If you polled a group of people and asked them if they lie to their dentist I think you would get a 100% response rate of “Yes!” The minute I walk into the dentist’s office my moral compass changes and anything is allowed.
“When was the last time you had a check up?”
“Oh, I think it was last year some time”
“Oh, really? We don’t have it on record”
“OH…that’s funny! I could have sworn it was last year….maybe I went to that other dentist” ….And then the dreaded question that you know will come:
“Now” pause “Do you floss regularly?”
“Yes Dr. Walker….Of course I floss” And then the dentist looks and knows I’m lying.
Silence. The silence holds all the condemnation that can possibly fit in a single room. As my brother once said “If dentists were priests or pastors, churches would be empty” Imagine the first thing a pastor or priest says to you every week “Did you sin?” And the minute you open your mouth, he/she knows you’re lying.
There is a fear and dread about going to the dentist held by women, men, and children world-wide. No matter how much you’ve brushed and flossed, it’s never going to be good enough! Plus there’s always something we are worried about. The dull ache coming from the wisdom tooth; the spot that bleeds every time we brush; the dread that we have to finally get that crown completed – the temporary one having lasted five years longer than was planned.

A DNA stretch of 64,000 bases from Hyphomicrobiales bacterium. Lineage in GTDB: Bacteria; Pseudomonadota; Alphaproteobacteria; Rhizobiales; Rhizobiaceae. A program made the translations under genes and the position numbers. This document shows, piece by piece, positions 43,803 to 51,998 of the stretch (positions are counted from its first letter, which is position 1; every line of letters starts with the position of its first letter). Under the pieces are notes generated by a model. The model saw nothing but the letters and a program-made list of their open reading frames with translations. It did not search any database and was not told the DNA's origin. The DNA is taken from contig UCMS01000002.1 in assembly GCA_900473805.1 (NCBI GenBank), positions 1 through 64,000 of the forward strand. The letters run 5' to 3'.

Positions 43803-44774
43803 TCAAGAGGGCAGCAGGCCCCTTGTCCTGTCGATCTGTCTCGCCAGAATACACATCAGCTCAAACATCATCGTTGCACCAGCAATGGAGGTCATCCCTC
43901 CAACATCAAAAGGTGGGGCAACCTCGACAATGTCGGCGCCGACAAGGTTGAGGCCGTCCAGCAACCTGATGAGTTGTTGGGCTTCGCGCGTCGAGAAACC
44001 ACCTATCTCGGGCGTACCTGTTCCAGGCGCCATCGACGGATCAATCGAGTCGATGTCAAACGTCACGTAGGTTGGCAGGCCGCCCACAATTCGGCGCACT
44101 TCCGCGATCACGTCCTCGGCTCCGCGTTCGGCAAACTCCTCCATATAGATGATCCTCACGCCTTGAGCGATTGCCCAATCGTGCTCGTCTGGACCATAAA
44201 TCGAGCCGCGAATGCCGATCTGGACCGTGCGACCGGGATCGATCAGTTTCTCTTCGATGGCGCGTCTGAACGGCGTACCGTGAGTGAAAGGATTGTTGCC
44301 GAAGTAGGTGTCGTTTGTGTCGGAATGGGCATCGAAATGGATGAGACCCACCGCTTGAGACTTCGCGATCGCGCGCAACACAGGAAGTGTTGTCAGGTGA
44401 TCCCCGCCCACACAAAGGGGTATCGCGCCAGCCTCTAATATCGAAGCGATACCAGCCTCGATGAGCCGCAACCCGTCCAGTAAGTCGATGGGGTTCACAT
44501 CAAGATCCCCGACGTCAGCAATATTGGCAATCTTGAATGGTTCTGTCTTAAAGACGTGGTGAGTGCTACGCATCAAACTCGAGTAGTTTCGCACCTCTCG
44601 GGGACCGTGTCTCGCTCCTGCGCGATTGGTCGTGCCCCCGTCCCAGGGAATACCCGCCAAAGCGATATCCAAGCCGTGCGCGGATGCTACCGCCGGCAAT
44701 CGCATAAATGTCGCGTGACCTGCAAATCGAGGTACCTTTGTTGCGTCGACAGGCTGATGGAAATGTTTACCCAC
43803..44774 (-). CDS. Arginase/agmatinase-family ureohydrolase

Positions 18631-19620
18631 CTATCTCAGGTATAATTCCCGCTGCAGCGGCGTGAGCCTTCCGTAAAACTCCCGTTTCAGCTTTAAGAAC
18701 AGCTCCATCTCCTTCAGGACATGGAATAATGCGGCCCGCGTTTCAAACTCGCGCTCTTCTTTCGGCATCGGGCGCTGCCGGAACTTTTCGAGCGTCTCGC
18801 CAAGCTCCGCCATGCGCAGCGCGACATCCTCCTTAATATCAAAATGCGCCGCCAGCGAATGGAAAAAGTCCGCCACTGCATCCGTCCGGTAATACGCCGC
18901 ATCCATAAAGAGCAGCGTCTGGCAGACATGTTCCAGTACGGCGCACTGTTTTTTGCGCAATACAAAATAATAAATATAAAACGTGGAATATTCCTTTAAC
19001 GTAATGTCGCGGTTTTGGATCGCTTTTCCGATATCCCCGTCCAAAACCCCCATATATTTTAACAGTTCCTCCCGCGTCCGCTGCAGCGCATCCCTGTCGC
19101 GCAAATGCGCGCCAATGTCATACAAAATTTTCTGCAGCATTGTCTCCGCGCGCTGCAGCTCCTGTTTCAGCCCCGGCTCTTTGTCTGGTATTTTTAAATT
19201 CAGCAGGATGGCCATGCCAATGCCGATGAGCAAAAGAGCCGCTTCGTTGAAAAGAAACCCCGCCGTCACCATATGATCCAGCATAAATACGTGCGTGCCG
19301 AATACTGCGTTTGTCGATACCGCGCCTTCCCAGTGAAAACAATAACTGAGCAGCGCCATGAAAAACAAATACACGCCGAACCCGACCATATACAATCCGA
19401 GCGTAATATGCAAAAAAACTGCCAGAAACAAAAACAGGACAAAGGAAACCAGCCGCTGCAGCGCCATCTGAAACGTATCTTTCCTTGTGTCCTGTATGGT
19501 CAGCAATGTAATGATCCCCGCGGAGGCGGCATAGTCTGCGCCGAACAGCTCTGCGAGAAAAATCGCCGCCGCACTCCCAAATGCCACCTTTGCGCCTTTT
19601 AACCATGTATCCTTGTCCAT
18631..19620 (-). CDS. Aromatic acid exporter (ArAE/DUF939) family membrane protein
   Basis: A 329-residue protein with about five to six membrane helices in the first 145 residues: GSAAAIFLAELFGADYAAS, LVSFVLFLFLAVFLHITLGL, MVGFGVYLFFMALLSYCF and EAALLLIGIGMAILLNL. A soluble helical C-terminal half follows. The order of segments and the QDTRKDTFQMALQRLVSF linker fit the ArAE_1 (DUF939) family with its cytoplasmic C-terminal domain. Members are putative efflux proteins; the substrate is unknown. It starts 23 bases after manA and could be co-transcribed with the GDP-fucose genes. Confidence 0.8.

And then I think about my brothers’ statement and I wonder about the church “Is that how the church is perceived? As a place where nothing you do is good enough? Where there is a dread and fear? Where condemnation hangs heavy like the silence in a dentist’s office?” And I know that the Church, made of imperfect people, sometimes fails miserably.
I had a visit to my dentist last week. I have grudgingly begun to trust (dare I say even like?) this man. He is practical, clear. and laid back. He accepts me where I’m at and takes it from there, with the gentle challenge “Perhaps you could try this. When you’re ready we could talk about that…” And I realize that had I stopped going my teeth would be hurting and I would not be healthy. So can churches be given another chance as well? To get it right, develop a relationship and gently challenge?
Many people feel like they’ve given the Church that chance, and the Church has failed them repeatedly. I know becaus I used to be one.
Like the dentist, I continued going back. I’m gradually learning and growing; slowly trusting this entity that Christ loves so deeply.
It’s not easy, but neither is going to the dentist and the outcome is ultimately more serious. My journey with the Church has not been easy, but I have learned to honor the struggle and trust the author of the journey.
Dr. Walker was good preparation for a much more important journey.
You can read more on my journey with the church here.
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